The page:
Let's compare two documentary films about two wartime Secretaries of Defense. Errol Morris directed "Fog of War," about a Pentagon leader in the Vietnam-era. And Morris's new film focuses on Donald Rumsfeld, Defense Secretary during the war in Iraq.
(SOUNDBITE OF MOVIE, "THE UNKNOWN KNOWN")
DONALD RUMSFELD: There are no knowns. There are known unknowns. There are unknown unknowns. But there are also unknown knowns. That is to say, things that you think you know that it turns out you did not.
David Letterman says he will retire next year. He'll leave "The Late Show" as the longest-serving late night host in network television history, even longer than Johnny Carson when you add up Letterman's time at CBS and NBC before that. NPR TV critic Eric Deggans says Letterman reshaped late night TV and succeeded as an edgy outsider more interested in making fun of show business than participating in it.
David Letterman, the longest-serving late night television host, is retiring.
(SOUNDBITE OF SHOW, 'LATE NIGHT WITH DAVID LETTERMAN')
DAVID LETTERMAN: Sometime in the not-so-distant future, 2015 for the love of God, in fact, Paul and I will be wrapping things up and taking a hike.
SIEGEL: Letterman, who is 66, told the audience today during a taping of his late show program which will air tonight. Here to talk about David Letterman is NPR TV critic Eric Deggans. And Eric, why has Letterman decided to retire now?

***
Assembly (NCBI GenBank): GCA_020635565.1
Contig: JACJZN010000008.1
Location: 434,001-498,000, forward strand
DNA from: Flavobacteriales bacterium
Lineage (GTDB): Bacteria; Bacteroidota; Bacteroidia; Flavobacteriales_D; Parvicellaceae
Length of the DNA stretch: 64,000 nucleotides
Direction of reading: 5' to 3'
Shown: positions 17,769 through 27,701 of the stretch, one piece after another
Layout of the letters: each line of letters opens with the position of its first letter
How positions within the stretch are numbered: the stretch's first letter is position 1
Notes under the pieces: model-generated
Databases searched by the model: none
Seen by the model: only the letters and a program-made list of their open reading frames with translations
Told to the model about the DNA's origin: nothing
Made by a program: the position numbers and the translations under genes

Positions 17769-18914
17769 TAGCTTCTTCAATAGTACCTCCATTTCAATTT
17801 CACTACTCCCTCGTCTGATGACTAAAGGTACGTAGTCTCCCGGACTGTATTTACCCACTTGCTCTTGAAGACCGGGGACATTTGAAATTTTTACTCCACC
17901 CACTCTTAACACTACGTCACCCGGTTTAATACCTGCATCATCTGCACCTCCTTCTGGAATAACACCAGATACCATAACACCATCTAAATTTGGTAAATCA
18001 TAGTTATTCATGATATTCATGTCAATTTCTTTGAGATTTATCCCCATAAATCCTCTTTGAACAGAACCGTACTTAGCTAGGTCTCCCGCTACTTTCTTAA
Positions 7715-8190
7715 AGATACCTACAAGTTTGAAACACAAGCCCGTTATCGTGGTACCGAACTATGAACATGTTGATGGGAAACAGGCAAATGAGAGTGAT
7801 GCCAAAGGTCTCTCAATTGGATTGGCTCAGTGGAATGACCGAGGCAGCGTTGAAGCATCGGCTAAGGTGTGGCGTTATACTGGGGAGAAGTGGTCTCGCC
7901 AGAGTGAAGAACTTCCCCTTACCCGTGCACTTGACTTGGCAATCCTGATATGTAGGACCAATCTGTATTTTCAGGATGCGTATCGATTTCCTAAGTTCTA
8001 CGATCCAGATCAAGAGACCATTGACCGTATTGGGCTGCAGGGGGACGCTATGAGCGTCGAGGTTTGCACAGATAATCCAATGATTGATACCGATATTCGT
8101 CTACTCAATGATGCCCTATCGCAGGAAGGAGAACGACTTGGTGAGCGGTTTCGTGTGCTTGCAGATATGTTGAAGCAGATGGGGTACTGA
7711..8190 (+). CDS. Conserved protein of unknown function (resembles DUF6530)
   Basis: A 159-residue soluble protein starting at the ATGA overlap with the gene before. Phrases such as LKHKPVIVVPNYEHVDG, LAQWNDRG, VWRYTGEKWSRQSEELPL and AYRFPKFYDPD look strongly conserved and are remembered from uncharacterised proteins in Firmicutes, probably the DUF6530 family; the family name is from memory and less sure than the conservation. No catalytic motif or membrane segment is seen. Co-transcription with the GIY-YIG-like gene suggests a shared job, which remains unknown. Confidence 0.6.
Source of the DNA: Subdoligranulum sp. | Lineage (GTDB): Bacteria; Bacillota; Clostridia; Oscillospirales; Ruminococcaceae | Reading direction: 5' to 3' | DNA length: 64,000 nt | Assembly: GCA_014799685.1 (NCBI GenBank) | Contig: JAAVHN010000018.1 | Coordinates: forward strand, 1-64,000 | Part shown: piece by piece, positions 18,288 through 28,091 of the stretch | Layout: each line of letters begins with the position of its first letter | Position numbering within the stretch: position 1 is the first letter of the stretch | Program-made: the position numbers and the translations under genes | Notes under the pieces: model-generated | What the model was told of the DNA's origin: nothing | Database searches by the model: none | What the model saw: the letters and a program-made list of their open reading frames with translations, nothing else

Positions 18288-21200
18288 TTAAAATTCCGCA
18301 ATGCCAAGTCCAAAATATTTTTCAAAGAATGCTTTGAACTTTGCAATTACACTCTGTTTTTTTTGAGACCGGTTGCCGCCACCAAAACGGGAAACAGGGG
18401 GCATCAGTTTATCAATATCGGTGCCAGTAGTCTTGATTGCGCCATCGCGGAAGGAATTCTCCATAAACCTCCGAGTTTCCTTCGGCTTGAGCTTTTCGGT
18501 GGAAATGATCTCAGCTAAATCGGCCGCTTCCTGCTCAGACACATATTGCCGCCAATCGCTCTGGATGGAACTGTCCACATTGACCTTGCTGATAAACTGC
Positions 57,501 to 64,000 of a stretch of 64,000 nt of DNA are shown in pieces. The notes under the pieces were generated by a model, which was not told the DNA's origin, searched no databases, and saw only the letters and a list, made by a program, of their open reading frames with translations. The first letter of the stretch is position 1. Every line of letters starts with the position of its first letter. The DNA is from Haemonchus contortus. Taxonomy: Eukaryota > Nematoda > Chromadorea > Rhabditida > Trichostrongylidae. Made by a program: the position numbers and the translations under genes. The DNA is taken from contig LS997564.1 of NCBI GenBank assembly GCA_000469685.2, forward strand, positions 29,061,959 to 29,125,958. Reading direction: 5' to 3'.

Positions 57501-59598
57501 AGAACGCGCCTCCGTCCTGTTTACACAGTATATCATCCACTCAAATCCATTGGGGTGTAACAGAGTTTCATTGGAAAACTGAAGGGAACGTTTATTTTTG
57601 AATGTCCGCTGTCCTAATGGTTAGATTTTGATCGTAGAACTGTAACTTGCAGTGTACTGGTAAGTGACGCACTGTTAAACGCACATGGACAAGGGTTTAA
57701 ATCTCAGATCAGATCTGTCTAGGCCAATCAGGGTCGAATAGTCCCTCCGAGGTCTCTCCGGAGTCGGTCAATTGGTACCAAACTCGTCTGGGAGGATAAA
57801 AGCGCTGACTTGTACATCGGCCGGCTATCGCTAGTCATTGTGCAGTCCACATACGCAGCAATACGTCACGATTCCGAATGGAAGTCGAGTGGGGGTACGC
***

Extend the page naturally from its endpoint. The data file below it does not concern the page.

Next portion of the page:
Why do love and war go so well together in novels? It isn't only because they're both naturally dramatic themes. Sometimes, in fact, each is so big and overwhelming that they can seem beyond the grasp of words. And so a writer who tries to show the struggle of two people with deep feelings for each other, "set against a backdrop of violence" (as a novel's flap copy might read), can just seem like he's overreaching. But Dinaw Mengestu uses love and war to powerfully explore a third, equally dramatic theme: identity.
It might have seemed like an unsurprising thing to do when Mets second baseman Daniel Murphy took three entire days off to tend to his newborn child, but if you listen to sports commentary, you know that it was not without controversy.
We may think of baseball as America's national pastime, but in the 1870s and 1880s there was another sports craze sweeping the nation: competitive walking. "Watching people walk was America's favorite spectator sport," Matthew Algeo says in his new book, Pedestrianism.
This is FRESH AIR. This Sunday HBO presents the season premiers of two returning series - "Game of Thrones" and "VEEP" - and launches a new series, a Mike Judge comedy called "Silicon Valley." Our TV critic David Bianculli has seen them all.
Jerry Seinfeld used to joke that if you have bloodstains on your clothes, you probably have bigger problems than your laundry. But Jolie Kerr is here to help with all the stains â€” her new book is titled My Boyfriend Barfed in My Handbag ... and Other Things You Can't Ask Martha.
Kerr is known for giving cleaning advice for unconventional and embarrassing housecleaning and laundry problems â€” without the judgment of the typical holier-than-thou housekeeping advice columnist.
This weekend two openings will take place on the campus of the Springfield Art Association. One will combine the artworks of University of Illinois Springfield faculty in an exhibit called,Â Trigger: New Work by UIS Art Faculty.Â That will be in the new M.G. Nelson Family Gallery. The reception is on Friday,Â 5:30-7:30pm. The exhibit will run through April 25. Â